Posted in logic, Metaphorical Ontology, Modernity, Selfhood, Uncategorized, Understanding, Wonderment | Tagged , Beinghood, Big Bang, Chance, Freedom, Nothing, Paradox, Philosophy, Selfhood | 3 Comments »
In the last post the inherent effects of separated beings was elucidated, though not clarified. Before such a clarification can proceed it is important to expound further down a different, but parallel path. A question has arisen which has interrupted the answering of the previous question which aims squarely at the foundation assumed in that question. What if beingness is not a quality that ‘things’ have, but rather a measure of totality or of unity? What if being is a noun, and cannot be made into an adjective, as it is in the statement above? What if to talk about something’s beingness is pointless?What if, for instance, being is something you are in, rather than something you have. Being as a belonging, rather than a place, leads to the confusion stated in the previous post. In this view being is not something you do, but rather is the context under which any ‘thing’ can do. To say something does anything is to say it exists, hence to say that something is becomes redundant because to say something is running, implies that there is a something to do the running. Hence, although we use being as a verb (is), it is really a redundancy which presumes existence upon the object of the sentence. To say that the table is, is to say that the table exists, is to say that the table exists is redundant because if such a thing can be referred to, then such a thing must exist more so than the words that describe it.
But from seeming solutions arise massive problems. Being without separation, a being which disregards individual ontology, while explaining the difference among shadows and light and walls in cannot begin to explain people. Sentient beings screw the theoretical pooch on this because we are the beings which can see being for what it is, and extract ourselves. We are the self-knowing knowers who know our existence, recognize it, summarize it, NAME it, and hence separate it from all others. Naming means to separate, to proclaim autonomy, to give personality, and hence to allow comparison, analogy, and dispute. To introduce such tools of measurement presumes separation. It presumes that when I say this chair is more comfortable than that chair, that indeed there are two chairs, which are not the same chair, and exists in two different ways in the world I perceive.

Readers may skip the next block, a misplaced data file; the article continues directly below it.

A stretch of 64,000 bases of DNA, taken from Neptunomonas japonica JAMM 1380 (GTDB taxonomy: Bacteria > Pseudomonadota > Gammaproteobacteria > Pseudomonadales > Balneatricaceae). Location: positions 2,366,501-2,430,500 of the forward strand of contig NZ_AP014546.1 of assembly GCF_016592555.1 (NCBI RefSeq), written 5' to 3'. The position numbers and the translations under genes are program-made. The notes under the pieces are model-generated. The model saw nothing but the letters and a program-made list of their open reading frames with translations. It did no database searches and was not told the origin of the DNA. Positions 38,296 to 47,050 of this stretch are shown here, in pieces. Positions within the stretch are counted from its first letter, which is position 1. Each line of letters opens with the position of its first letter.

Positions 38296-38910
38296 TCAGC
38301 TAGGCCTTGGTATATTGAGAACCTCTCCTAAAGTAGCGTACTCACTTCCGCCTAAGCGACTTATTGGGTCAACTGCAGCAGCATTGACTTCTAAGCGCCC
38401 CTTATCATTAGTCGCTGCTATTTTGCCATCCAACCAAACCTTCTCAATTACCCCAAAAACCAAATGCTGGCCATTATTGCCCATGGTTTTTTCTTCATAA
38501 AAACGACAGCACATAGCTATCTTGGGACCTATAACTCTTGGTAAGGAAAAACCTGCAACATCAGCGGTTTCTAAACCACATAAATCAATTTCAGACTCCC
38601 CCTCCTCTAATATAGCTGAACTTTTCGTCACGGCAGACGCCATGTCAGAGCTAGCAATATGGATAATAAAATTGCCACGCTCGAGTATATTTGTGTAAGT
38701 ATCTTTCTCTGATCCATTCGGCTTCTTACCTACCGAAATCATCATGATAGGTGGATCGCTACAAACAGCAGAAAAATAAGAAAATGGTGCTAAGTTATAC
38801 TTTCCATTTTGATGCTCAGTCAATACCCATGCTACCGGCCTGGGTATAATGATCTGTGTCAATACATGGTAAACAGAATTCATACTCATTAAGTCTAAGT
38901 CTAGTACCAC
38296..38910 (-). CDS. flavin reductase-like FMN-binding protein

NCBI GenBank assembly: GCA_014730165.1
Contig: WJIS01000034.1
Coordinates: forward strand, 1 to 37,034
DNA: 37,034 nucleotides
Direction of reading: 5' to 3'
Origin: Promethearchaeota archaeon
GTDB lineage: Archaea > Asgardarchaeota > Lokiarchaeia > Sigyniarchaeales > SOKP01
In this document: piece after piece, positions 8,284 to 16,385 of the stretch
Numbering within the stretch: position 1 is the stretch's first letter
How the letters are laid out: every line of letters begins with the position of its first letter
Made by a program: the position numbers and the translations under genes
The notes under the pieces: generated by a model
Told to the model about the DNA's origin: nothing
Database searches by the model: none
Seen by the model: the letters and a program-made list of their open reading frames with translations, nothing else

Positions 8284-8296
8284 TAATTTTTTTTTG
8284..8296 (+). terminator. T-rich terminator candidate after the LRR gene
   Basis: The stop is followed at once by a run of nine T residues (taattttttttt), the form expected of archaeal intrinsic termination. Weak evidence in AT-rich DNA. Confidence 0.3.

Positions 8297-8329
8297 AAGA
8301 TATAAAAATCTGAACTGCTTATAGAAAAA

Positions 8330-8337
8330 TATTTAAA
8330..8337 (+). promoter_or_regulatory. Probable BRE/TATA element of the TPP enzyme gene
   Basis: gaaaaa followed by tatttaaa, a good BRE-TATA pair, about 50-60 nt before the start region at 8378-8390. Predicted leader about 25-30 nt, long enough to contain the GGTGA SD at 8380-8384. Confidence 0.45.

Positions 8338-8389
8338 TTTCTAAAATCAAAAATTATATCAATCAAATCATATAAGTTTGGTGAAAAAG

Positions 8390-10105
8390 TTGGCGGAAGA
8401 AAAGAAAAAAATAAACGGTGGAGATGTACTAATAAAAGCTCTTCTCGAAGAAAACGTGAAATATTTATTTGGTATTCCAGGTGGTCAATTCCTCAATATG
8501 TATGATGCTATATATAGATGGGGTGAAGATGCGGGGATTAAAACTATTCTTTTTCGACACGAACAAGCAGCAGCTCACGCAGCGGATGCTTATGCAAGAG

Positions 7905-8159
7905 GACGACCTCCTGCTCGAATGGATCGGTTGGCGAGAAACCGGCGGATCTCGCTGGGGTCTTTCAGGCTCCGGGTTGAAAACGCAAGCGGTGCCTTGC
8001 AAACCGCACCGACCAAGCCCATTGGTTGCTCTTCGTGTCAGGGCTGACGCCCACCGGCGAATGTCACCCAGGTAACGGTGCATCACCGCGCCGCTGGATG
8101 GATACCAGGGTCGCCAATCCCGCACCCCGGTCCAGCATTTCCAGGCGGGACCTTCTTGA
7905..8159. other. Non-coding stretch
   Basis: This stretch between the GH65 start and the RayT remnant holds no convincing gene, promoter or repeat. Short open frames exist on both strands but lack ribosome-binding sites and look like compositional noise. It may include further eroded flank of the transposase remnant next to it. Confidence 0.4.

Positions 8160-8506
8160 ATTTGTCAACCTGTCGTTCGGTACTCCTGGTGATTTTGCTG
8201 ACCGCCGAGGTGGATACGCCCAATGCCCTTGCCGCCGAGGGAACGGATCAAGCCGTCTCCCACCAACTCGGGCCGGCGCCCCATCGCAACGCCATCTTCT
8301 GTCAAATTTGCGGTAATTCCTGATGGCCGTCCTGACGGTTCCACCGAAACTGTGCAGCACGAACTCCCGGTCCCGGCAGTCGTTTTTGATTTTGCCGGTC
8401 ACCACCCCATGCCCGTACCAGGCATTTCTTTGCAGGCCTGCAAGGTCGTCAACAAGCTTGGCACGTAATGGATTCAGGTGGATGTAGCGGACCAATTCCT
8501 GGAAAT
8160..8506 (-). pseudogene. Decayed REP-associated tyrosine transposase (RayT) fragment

The question arises: which is wrong – my perception of the world OR the thesis that being is a unity? The two seemingly contradict. We see a world and are called by our natures to label, categorize, and name. As such, is our impulse contrary to the design of the universe, of ontology. Or, is the fact that our perception so radically deviates from this postulate a sign(or evidence) that such a statement of ‘being quo being’ must fall short, must be inaccurate? Doesn’t our consciousness afford us some insight to this question which demands separation? Or is it a product of our fallen nature, an illusion, a feeble desire for freedom and autonomy, which, though romantic, is futile?
Being a human, implies being. Descartes \ Augustine’s de facto assertion of existence rings out truer than ever. We think \ doubt therefore we are. Whatever being is, even if we are brains in a jar, or idiots in a matrix, or players on a stage, or ephemeral ghosts in a dream – we are. Existence must predate all discussion of existence, it must come before logic, because any word or logos or thought must come from it, from this fabric, whole or not. The residue of existence clings to every doubt we have, every word, every question, and as such is either defined by us, or defines us. We must assume that all things caused by existence must share in its nature. If we exist, we are part of existence, in other words. To compound this is that fact that we are the only parts which visualize the whole and can see the image of the whole form the work of its parts – it is from this ability to realize the world beyond our small part that arises philosophy which must assume an existence toward which we aim an understanding. Existence comes before all, and all share in its fabric.